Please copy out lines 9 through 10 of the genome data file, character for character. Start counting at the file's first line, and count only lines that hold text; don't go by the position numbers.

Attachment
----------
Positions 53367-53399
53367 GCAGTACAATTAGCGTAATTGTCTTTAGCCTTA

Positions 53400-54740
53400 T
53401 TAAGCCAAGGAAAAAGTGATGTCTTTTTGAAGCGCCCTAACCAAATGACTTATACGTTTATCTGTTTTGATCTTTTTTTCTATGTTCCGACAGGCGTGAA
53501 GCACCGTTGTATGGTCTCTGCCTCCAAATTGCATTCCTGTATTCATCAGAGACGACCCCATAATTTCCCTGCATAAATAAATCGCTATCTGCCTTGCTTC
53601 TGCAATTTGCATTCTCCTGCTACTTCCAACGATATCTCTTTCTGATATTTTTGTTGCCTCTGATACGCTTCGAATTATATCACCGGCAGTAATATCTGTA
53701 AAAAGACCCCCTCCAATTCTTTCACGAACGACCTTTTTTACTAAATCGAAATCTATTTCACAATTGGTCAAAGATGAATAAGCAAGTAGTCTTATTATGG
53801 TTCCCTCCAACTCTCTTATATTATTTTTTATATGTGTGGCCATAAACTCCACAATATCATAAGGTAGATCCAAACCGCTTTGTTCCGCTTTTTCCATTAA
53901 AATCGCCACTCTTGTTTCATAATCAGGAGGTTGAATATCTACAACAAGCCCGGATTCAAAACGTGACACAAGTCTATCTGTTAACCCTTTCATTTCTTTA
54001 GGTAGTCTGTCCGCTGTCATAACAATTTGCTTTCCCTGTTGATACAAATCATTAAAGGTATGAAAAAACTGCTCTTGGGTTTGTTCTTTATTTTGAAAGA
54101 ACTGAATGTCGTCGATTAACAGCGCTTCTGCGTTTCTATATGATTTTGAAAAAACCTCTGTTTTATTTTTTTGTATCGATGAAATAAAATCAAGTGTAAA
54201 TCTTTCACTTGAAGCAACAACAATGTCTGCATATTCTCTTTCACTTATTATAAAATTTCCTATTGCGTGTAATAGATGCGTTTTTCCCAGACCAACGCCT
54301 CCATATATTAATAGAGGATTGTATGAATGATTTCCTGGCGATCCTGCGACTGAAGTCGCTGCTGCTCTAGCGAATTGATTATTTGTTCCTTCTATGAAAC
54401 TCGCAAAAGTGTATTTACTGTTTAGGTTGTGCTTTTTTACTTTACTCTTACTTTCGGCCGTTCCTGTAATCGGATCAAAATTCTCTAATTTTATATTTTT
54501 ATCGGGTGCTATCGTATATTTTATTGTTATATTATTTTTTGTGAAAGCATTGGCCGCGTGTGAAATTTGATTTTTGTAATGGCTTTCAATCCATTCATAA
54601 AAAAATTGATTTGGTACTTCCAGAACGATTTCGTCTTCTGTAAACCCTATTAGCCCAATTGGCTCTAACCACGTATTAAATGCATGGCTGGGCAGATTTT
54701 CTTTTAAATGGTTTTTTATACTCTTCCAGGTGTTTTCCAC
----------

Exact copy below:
53801 TTCCCTCCAACTCTCTTATATTATTTTTTATATGTGTGGCCATAAACTCCACAATATCATAAGGTAGATCCAAACCGCTTTGTTCCGCTTTTTCCATTAA
53901 AATCGCCACTCTTGTTTCATAATCAGGAGGTTGAATATCTACAACAAGCCCGGATTCAAAACGTGACACAAGTCTATCTGTTAACCCTTTCATTTCTTTA